BT 201706 tech 03When talking about tiny spacecraft, we must differentiate between the satellites themselves and their payload, which usually includes scientific instruments, cameras and a variety of active components. As spacecraft technology ameliorates, the small satellites become more and more able to support a diverse range of scientific instruments and additional equipment.

The improved nanosatellite payload allows tiny satellites to grow up and make great contributions to space exploration. This revolution has been around for years. Many foundations, private companies and governmental organizations are investing in the development of CubeSat satellites and their payloads alike. Thus, tiny satellites have a lot of science applications referring to cosmic rays, the climate on planet Earth, as well as various planetary explorations. Cube Sats can also serve as space pathfinders for more expensive and expansive satellite missions.

HARP - Imaging Polarimeter Satellite

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One of the best known tiny satellites nowadays is HARP (Hyper Angular Rainbow Polarimeter) - the first U.S. snap-shot imaging polarimeter. This tiny spacecraft is specially intended to observe how aerosols interact with clouds, i.e. it is meant to observe the interaction between small particles in Earth's atmosphere (like sea salt, dust, pollution, pollen, etc.) and ice particles as well as water droplets that make up clouds. This interdependence between aerosols and clouds implies the modifying type and amount of tiny particles in Earth's atmosphere via air pollution, affecting the size, type, and lifespan of clouds. Besides, it also has a great impact on the creation of precipitation. These processes affect the climate, energy balance and global water cycle on our planet.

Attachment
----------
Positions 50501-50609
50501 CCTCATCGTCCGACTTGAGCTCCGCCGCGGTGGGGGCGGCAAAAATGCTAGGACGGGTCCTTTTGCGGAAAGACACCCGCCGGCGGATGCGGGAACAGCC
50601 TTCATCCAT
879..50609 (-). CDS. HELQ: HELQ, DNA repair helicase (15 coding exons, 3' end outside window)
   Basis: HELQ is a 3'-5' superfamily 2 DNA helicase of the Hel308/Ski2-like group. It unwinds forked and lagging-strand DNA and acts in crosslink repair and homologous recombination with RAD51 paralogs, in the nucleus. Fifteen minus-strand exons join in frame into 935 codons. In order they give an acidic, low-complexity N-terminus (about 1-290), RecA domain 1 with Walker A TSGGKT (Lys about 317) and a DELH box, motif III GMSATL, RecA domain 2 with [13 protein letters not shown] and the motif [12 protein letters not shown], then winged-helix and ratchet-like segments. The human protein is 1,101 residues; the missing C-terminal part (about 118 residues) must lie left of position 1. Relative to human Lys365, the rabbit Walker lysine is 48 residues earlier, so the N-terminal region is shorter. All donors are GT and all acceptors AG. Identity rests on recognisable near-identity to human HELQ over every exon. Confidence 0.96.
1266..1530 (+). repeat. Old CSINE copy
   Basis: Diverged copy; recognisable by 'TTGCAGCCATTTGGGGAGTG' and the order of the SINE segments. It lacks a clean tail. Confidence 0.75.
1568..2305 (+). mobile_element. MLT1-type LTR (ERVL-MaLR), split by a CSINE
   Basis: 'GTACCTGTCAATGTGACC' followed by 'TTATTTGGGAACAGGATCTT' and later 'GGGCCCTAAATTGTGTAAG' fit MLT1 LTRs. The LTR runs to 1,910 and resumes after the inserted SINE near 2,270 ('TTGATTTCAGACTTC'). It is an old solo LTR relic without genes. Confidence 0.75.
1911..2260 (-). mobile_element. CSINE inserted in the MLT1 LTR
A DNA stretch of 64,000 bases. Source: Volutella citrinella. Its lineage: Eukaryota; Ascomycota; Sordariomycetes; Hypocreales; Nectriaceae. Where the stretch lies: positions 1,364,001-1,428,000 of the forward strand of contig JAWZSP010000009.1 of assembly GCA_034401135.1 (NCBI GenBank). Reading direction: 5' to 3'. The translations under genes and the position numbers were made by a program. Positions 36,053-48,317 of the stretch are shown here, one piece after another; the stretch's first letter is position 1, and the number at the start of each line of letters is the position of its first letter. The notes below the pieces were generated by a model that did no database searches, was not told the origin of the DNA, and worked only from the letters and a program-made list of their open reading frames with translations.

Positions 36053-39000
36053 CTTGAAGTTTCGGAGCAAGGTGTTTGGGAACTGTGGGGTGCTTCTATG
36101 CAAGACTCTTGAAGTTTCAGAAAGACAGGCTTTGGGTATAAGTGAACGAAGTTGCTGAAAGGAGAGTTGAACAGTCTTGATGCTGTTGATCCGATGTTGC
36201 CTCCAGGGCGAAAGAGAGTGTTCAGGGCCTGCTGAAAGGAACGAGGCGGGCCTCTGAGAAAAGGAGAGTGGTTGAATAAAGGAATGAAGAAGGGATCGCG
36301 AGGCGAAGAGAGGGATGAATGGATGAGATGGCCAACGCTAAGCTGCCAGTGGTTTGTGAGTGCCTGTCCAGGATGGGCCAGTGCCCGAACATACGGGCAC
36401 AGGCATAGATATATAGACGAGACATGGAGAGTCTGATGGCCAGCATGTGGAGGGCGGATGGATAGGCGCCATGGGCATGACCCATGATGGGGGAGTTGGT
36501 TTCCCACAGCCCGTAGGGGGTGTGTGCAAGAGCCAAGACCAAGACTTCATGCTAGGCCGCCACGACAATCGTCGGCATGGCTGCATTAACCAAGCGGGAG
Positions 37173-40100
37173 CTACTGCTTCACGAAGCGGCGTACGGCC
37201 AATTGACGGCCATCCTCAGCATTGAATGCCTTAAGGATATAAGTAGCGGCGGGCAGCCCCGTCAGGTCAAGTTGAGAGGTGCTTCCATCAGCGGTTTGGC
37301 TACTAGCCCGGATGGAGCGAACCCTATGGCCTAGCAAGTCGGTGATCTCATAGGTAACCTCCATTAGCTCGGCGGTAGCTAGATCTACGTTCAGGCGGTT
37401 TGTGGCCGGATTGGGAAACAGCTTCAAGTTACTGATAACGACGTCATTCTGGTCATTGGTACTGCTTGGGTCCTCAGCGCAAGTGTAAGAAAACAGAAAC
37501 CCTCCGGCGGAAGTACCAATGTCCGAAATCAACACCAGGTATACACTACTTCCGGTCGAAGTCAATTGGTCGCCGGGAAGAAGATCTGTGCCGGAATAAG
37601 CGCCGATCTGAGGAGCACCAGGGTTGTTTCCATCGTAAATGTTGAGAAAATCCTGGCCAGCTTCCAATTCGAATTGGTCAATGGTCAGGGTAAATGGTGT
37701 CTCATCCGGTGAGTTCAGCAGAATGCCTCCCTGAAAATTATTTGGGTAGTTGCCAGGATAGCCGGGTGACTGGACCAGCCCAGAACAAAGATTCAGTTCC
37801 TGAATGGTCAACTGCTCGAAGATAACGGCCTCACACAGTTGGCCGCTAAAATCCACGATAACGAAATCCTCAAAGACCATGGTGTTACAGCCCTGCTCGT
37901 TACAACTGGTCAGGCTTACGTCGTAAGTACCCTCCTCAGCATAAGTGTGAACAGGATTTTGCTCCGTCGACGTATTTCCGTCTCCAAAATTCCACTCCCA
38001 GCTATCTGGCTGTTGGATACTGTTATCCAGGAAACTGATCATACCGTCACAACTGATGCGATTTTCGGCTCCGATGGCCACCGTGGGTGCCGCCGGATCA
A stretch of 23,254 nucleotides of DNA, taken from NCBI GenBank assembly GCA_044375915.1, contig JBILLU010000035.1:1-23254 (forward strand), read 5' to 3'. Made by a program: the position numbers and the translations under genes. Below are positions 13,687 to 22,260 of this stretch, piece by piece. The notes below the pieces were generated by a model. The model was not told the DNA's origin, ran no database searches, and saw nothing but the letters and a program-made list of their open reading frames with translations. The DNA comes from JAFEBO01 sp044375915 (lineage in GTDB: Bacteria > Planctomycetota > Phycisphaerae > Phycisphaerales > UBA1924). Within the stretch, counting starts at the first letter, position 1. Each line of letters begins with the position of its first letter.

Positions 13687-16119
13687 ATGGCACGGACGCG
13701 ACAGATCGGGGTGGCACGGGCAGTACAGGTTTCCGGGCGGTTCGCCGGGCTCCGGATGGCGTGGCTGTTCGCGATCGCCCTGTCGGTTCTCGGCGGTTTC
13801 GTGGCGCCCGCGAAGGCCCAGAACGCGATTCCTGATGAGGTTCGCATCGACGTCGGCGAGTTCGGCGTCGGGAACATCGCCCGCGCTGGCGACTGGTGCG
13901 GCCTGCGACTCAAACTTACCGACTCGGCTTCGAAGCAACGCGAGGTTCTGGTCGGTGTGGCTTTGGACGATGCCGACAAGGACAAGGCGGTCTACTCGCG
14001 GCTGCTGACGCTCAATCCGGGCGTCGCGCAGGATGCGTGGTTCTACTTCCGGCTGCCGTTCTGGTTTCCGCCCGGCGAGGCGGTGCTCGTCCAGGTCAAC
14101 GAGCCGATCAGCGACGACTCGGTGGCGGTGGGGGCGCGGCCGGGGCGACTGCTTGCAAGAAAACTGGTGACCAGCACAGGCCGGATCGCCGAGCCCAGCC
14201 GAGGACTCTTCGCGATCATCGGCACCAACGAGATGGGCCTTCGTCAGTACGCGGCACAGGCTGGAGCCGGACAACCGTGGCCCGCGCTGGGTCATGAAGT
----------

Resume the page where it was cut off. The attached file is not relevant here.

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During the interaction between sunlight, cloud droplets and aerosol particles in the atmosphere, the sun's rays scatter in different directions. HARP will aim to measure that scatter from space, letting scientists make an accurate inference about the size of droplets and amount of aerosols, as well as compare polluted to clean clouds.

HARP is going to ride on another CubeSat satellite for Earth observation without using off-the-shelf consumer parts for payloads. Instead, its instrument is optimized with different custom-fabricated and custom-designed parts capable of performing the finest multi-spectral, multi-angle polarization measurements. HARP is meant to become a completely autonomous spacecraft for data-collecting missions in space.

Despite its small size, the tiny HARP instrument will cover the entire globe and collect large amounts of data on a daily basis. Its launching is scheduled for June this year. HARP is just one of the several on-going space programs. We may expect to see more faster-to-deploy pathfinder satellites in the near future that will be used in big, complex missions. They will be utilized for exploration of ice clouds, Earth's microwave emission, radiative cycles as well as other engineering and scientific challenges.